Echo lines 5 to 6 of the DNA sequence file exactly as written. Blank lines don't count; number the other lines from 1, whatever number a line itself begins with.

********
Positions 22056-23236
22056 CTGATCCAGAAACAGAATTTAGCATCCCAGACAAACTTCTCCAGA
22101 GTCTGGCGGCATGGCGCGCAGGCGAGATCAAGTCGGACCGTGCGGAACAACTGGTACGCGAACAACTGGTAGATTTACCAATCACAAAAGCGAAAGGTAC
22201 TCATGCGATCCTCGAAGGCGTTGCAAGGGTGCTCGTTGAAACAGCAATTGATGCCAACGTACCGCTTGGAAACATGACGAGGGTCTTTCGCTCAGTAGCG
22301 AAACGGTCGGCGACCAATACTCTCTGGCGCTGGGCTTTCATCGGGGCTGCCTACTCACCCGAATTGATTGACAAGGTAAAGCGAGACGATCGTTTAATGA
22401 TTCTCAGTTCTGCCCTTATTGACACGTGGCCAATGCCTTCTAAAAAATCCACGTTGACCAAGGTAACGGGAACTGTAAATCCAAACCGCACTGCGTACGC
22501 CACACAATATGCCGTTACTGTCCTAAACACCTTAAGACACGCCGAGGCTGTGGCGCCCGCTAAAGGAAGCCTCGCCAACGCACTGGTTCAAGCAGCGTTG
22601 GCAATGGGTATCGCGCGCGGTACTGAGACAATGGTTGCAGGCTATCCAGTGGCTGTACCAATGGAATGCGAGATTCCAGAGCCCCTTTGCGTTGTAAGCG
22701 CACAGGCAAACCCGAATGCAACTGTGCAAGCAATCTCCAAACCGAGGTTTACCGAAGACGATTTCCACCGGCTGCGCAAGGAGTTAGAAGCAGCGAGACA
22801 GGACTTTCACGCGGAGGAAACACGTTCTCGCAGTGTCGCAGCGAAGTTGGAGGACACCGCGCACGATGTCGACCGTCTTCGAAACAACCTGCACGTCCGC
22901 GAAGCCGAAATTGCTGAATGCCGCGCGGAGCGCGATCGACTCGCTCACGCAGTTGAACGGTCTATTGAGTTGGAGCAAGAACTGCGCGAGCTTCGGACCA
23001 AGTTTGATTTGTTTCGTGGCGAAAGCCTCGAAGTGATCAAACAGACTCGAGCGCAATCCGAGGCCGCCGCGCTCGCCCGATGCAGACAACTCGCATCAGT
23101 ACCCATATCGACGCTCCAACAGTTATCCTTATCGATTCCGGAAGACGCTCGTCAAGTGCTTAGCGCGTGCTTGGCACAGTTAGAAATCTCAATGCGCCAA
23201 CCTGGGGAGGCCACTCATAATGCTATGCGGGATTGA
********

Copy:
22301 AAACGGTCGGCGACCAATACTCTCTGGCGCTGGGCTTTCATCGGGGCTGCCTACTCACCCGAATTGATTGACAAGGTAAAGCGAGACGATCGTTTAATGA
22401 TTCTCAGTTCTGCCCTTATTGACACGTGGCCAATGCCTTCTAAAAAATCCACGTTGACCAAGGTAACGGGAACTGTAAATCCAAACCGCACTGCGTACGC